aka THE RUST BEGINNER’S GUIDE TO RACING
Accessible, fun, friendly and cheap: Hare and Hounds racing is a great way into enduro sport. Yet competing can still seem a daunting prospect to those who’ve never lined-up on a startline before. So here’s our guide to your first tentative steps in the muddy world of H&H racing…
Dirtbike racing is great fun. It gives you the high-speed adrenaline rush that you can’t get on UK trails, and surely every red-blooded male in the country has some streak. However, to someone who’s never raced before it can appear somewhat daunting. But it shouldn’t be… Club level enduro isn’t like its road racing equivalent, where grids are made up of riders who are CONSIDERABLY quicker than your average roadbiker. Sure, there’ll be some fast guys at any event but by-and-large club enduros are packed with average riders who are simply there to have a good days competition and race their mates. Yep, hobby level enduro is one of the most accessible motorsports going, and it certainly shouldn’t cost the Earth either. There are fixed costs – you need to pay your entry and you’re always gonna burn fuel – yet assuming you’ve got a bike and some kit (or can maybe borrow some..?), we reckon you could easily compete for under 100 quid! Still not sure? Well read on, and you might just find yourself on the startline…
We’ve based this guide on Hare and Hounds and cross-country (XC) racing as this is by far the most prevalent sub-sector of our sport right now. On any Sunday, up and down the country there are H&H races going on and in recent years we’ve seen a huge rise in the number of clubs organising them…
The Hare and Hounds Formula
The original H&H format has long since been buried in the roosted dirt of time, and we now refer to most events where you have a time limit (usually 3-4hrs) in which to ride a multi-mile off-road loop as many times as possible, as Hare and Hounds races. XC events are almost the exact same format – they just usually involve a mass start, as opposed to groups of riders being set-off at minute intervals.
UK rally: Fantastic events for beginners, blending long non-competitive liaison sections with timed special stages. Often comprise of two or three laps of a 20-40 mile course, usually around forestry land. Fantastic friendly, social events, that feel like a natural progression from trail riding. Classes to suit all bikes/abilities…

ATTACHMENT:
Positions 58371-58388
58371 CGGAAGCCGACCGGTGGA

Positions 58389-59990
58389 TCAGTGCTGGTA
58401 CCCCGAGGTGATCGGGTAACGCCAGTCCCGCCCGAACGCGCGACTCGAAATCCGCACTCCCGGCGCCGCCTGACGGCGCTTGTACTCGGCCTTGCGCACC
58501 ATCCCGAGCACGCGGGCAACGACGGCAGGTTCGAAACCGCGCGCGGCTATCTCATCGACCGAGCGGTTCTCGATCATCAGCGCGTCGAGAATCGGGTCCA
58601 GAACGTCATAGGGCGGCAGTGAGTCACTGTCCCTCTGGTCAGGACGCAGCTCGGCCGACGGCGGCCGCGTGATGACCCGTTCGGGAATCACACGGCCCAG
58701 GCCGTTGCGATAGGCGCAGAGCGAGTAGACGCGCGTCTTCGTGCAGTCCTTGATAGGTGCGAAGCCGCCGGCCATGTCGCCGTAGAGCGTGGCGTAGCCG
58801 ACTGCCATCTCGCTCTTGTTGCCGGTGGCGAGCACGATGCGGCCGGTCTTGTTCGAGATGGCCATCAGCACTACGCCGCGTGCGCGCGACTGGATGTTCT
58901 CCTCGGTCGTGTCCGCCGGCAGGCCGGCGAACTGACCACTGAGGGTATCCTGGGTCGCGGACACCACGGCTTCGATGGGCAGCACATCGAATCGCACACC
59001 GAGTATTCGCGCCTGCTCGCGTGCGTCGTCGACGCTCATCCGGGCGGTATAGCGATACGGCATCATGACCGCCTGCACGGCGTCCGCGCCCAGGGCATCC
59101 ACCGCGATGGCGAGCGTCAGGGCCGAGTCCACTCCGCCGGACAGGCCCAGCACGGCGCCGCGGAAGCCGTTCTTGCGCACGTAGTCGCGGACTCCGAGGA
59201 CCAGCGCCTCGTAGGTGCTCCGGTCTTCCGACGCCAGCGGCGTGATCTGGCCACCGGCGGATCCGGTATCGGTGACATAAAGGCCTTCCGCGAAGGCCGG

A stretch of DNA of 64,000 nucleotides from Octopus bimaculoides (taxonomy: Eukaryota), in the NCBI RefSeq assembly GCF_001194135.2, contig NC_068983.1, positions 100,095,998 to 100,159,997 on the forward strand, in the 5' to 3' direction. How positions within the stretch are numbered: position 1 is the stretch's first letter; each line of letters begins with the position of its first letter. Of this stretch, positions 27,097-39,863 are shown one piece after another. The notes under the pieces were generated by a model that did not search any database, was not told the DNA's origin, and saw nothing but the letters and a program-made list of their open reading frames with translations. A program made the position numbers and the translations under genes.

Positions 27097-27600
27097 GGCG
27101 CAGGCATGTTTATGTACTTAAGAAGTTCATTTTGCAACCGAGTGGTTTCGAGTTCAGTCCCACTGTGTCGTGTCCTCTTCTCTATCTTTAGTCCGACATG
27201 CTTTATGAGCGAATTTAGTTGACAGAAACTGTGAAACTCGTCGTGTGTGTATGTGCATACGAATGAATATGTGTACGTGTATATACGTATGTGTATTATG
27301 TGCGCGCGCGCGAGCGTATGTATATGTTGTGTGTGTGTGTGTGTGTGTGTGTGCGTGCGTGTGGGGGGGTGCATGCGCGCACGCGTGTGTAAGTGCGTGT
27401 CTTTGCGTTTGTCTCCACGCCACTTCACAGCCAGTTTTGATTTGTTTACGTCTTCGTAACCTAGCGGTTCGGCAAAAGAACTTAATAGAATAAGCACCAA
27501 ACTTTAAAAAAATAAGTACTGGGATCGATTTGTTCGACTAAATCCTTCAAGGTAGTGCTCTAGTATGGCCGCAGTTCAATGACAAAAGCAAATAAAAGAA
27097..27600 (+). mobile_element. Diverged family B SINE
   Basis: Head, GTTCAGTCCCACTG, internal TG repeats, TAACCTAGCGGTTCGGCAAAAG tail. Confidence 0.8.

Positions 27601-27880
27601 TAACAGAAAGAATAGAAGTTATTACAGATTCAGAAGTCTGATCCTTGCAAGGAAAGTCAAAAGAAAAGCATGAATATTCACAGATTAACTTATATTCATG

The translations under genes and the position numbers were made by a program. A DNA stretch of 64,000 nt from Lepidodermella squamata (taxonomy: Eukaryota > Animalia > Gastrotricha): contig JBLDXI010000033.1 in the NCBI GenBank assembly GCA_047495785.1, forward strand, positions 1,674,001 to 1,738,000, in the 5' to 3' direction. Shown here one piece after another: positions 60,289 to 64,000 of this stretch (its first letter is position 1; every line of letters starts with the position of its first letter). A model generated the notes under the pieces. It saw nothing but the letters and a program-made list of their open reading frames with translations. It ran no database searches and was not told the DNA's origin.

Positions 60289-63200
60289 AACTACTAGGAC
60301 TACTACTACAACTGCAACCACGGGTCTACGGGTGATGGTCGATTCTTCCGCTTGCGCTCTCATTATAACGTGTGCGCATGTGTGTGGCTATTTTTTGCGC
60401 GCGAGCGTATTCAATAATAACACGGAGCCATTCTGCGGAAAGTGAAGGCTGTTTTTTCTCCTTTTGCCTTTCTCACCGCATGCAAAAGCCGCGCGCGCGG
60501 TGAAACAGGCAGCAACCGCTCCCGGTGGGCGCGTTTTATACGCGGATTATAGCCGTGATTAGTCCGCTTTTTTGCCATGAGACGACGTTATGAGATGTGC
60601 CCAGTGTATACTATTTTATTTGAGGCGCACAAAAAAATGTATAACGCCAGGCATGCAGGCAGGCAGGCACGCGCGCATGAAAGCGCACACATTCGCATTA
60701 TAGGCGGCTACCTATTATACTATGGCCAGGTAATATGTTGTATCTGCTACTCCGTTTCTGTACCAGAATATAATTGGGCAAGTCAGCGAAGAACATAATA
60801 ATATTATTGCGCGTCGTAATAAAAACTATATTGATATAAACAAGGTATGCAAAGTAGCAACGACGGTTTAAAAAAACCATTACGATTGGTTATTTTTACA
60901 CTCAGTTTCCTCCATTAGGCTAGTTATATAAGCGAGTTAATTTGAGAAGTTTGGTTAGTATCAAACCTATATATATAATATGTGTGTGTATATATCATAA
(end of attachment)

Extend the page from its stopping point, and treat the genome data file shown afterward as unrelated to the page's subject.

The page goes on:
Long Distance Trials (LDTs): Trail ride around a prescribed course (generally blending tarmac roads, trails and private land) pausing every so often to ride a simple ‘trials’ section feet-up. These can be anything from snotty bombholes and incredibly tight turns around trees to streambed rocksteps and stone-slab climbs, which test your balance and bike handling skills more than your speed. Small, light bikes with grunty ‘chuggable’ motors work best (Pampera, CRF230 etc) though some clubs do allow enduro machines to enter. If you’ve got a KTM you’ll want to wind the lockstops in..!
Timecard enduro: This is the traditional enduro and the format that the BEC and EWC use. You’re given a set time to ride a certain section of course (known as a ‘check’), or a number of laps. Arrive early at the checkpoint and you can sit and wait to clock-in at the prescribed time. Arrive late and you’re penalised, plus it’ll have a knock-on affect all of the subsequent timings for the rest of the event! On top of the checks, you also have to ride a timed special test (or a number of tests), which more often than not determines the winners. The courses are often quite tough, and working out the timings means it tests your mental as well as physical skills.
Whether you feel physically up to racing, only you can decide. You don’t need to be ‘triathlon’ fit, though if you get out of breath doing up the buckles on your boots then you may want to think twice. Naturally, it’s more strenuous and ‘high impact’ than trail riding, and there is the potential to clash with other riders, but on the whole it’s as tough as you make it, and you can adjust your pace to suit.
Budget Tip: Before you splash out any money on racing, go along to a local event and see if you like the look of it. This will also give you some idea of how things work, and allow you to speak to both riders and organisers.
Okay, you’ve decided to take the plunge, so you need to pick an event. Your riding buddies, fellow forum dwellers, or your local dirtbike shop are likely to know what’s suitable for your skill levels, alternatively contact a club and ask them. They’ll want you to come back for more, so they’re likely to tell you if it best suits expert riders or is achievable for a first timer. There are clubs which run beginners’ series or host events aimed at newcomers, and some who specialise in novice and intermediate level races.
Budget Tip: You definitely don’t need the latest tackle or a dedicated bike to go racing. Far from it. You probably wouldn’t want to enter a British Championship round on an MT500 or a Serow, but most local club races see a real mix of machines competing. As long as your dirtbike’s got enough poke to get you up a steepish hill, enough ground clearance to clamber over a fallen log and you’re not concerned about dropping it, then pretty much anything goes – from learner 50s to big trailies! Of course, there’s a caveat to this, and that is that whilst a H&H bike doesn’t need to be road legal certain clubs won’t allow converted MX bikes to enter.
Traditionally you’d send off for a set of regs and an entry form from the club, though nowadays they are usually downloadable from the web (try enduronews.com or individual club websites) and you can often pay online too. When it comes to filling in the entry you’re occasionally grouped by what machine you ride, but it’s usually done on ability. And there’s sometimes confusion about the class structure, as to many people ‘clubman’ sounds as if it should be the lowest class. It isn’t. ‘Sportsman’ is the class for beginners – those who are new to the sport. And that’s not ‘I’ve done five seasons of expert level motocross but never an enduro so I’m new to the sport’! Sportsman is aimed at novice riders..!